# Lebesgue measure of $\partial A$ given $m(A^o) = m(\overline{A})$

Suppose that $$A \subseteq \mathbb{R}$$, and consider the Lebesgue outer measure $$m: \mathcal{P}(\mathbb{R}) \to [0,\infty]$$ on $$\mathbb{R}$$. Denote by $$A^o$$, $$\overline{A}$$ and $$\partial A$$ the interior, closure and boundary of $$A$$, respectively.

Suppose that $$m(A^o) = m(\overline{A})$$. Is it then true that $$m(\partial A) = 0$$?

This is certainly true if $$m(A) < \infty$$. Since open sets and closed sets are Lebesgue measurable, we have that $$A^o$$ and $$\overline{A}$$ are Lebesgue measurable, and hence so is $$\partial A = \overline{A} \setminus A^o$$. Therefore, we can write $$m(\overline{A}) = m(A^o) + m(\partial A)$$. By the monotonicity of the Lebesgue outer measure, we also have that $$m(A^o) < \infty$$. Hence, we can cancel to conclude. But what about the case $$m(A) = \infty$$?

If we take for example $$A = \bigcup_{n \geq 1} (n - 1, n)$$, then $$m(A^0) = m(\overline{A}) = \infty$$, but $$m(\partial A) = m(\mathbb{N}) = 0$$. Are there any counter examples?

• Choose $A$ a measurable subset of $[0, +\infty[$ such that $m(A^o) = m(\overline A) = +\infty$, and let B be any measurable subset of $]-\infty, 0[$. If your theorem were true, then by application to $A \cup B$ it would follow that $m(\partial B) = 0$ even though we had no assumptions on $B$.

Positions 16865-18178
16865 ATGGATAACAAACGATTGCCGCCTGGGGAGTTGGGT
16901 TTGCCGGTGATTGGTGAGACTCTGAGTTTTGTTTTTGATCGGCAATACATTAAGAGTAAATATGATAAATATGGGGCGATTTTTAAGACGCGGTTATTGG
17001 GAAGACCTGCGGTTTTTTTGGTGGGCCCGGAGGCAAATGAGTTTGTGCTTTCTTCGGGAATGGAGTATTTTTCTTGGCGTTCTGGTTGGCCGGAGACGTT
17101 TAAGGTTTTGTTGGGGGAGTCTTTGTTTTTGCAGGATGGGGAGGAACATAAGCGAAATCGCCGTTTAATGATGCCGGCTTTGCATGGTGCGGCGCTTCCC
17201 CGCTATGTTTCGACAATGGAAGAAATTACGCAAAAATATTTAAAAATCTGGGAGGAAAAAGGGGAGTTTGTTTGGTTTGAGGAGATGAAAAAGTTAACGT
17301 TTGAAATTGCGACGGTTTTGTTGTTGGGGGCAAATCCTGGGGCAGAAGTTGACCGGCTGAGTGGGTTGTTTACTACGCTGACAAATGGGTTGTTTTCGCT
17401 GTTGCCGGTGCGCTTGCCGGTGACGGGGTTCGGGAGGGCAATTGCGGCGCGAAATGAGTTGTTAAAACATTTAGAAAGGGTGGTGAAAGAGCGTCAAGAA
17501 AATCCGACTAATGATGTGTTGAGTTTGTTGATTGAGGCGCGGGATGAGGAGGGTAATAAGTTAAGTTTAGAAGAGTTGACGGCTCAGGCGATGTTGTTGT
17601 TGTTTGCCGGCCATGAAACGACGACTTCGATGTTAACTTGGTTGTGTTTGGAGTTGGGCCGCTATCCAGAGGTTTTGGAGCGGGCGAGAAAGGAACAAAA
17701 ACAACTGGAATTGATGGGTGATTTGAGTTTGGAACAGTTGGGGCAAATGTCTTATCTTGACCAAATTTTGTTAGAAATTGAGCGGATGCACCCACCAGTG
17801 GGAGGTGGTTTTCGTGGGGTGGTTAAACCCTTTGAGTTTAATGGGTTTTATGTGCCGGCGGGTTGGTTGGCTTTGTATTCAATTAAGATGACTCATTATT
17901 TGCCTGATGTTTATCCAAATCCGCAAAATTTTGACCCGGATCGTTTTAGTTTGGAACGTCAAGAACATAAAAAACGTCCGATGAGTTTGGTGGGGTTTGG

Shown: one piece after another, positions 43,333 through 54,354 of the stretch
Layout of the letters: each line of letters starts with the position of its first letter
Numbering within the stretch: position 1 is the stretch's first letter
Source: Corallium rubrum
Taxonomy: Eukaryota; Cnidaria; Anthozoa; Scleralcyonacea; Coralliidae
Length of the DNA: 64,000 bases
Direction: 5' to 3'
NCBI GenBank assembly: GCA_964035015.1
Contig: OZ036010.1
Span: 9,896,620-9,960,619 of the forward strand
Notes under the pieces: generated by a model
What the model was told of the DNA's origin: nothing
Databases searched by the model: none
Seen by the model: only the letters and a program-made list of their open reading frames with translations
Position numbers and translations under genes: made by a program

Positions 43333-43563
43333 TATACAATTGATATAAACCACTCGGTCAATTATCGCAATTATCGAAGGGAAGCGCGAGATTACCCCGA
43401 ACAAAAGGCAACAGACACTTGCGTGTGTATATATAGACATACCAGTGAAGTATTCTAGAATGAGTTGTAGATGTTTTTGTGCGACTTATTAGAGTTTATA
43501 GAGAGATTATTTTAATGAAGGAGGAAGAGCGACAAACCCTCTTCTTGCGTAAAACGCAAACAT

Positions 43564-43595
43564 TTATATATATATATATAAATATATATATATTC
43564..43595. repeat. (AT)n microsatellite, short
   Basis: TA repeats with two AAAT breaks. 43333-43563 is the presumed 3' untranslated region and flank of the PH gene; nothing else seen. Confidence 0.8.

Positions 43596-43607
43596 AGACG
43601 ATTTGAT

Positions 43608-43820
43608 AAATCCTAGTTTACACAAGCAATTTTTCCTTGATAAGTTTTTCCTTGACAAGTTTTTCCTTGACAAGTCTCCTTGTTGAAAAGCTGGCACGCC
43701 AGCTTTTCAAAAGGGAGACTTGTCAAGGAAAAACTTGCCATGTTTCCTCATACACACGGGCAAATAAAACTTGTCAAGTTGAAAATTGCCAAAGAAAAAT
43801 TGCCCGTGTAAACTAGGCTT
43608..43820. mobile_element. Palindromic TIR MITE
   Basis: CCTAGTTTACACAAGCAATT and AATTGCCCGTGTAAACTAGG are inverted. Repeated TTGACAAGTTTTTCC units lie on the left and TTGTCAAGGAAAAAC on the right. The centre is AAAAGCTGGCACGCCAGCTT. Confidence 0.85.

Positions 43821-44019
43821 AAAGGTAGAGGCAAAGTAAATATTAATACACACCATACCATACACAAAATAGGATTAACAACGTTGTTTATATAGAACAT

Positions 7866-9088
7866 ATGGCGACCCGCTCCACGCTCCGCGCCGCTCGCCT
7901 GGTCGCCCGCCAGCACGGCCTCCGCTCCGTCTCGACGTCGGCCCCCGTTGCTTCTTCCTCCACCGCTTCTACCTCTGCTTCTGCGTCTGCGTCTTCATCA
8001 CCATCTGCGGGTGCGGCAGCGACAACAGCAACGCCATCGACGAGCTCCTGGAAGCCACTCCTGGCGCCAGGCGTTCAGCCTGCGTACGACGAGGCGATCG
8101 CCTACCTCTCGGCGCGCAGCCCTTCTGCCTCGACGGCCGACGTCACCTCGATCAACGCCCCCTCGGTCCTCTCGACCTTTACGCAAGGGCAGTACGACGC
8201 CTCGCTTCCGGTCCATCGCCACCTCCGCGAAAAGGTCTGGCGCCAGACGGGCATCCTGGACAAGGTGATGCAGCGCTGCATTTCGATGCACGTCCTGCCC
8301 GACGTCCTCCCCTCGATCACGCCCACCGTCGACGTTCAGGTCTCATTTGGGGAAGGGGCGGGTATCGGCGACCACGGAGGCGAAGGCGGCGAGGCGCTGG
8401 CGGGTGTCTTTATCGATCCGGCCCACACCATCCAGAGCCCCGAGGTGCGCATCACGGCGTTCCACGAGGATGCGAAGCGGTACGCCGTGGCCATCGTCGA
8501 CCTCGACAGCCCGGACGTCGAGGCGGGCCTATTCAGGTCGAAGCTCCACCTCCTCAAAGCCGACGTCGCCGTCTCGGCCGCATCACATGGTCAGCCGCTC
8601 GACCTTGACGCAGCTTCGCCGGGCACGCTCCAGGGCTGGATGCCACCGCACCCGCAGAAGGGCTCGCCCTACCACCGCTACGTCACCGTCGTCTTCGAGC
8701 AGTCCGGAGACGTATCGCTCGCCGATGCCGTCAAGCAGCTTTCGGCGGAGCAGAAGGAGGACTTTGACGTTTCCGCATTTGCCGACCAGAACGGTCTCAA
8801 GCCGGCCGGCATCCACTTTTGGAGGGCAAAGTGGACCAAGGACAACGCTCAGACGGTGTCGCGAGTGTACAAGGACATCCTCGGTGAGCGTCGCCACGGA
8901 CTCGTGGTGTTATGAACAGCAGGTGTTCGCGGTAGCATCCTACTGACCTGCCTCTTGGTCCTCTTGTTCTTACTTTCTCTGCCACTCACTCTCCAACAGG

– Stef
Jun 7 at 10:13

Let $$A$$ be the set you have constructed and let $$C$$ be a fat Cantor set, i.e. a Cantor like set of positive measure. The $$C \cup A$$ would satisfy your requirements.
• Nice example. Just to clarify: since $C$ has empty interior, the boundary of $A \cup C$ is $\partial A \cup C$. Therefore $m(\partial (A \cup C)) = m(C) > 0$. Is this correct?
Consider $$q_\bullet:\Bbb N\setminus\{0\}\to\Bbb Q\cap (0,1)$$ a bijective map, and call $$B=\bigcup_{n=1}^\infty \left(q_n-\min\left\{\frac123^{-k}, \lvert q_n\rvert\right\};q_n+\min\left\{\frac123^{-k}, \lvert 1-q_n\rvert\right\}\right)$$
Then, $$B=B^\circ$$, $$\overline B=[0,1]$$ and $$\partial B=[0,1]\setminus B$$. It is clear that $$0 Now, call $$A=\bigcup\limits_{n\in\Bbb Z}n+B$$ and you'll see that $$A^\circ =A$$, $$\overline A=\Bbb R$$ and $$\partial A=\Bbb R\setminus A=\bigcup\limits_{n\in\Bbb Z}n+\partial B$$. Notice that $$A$$ is a disjoint union, and that $$\mu((n+\partial B)\cap(m+\partial B))=0$$ for all $$m\ne n$$. Therefore $$m(A)=m(A^\circ)=\infty\times m(B)=\infty$$, $$m(\overline A)=m(\Bbb R)=\infty$$ and $$m(\partial A)=\infty\times m(\partial B)=\infty$$.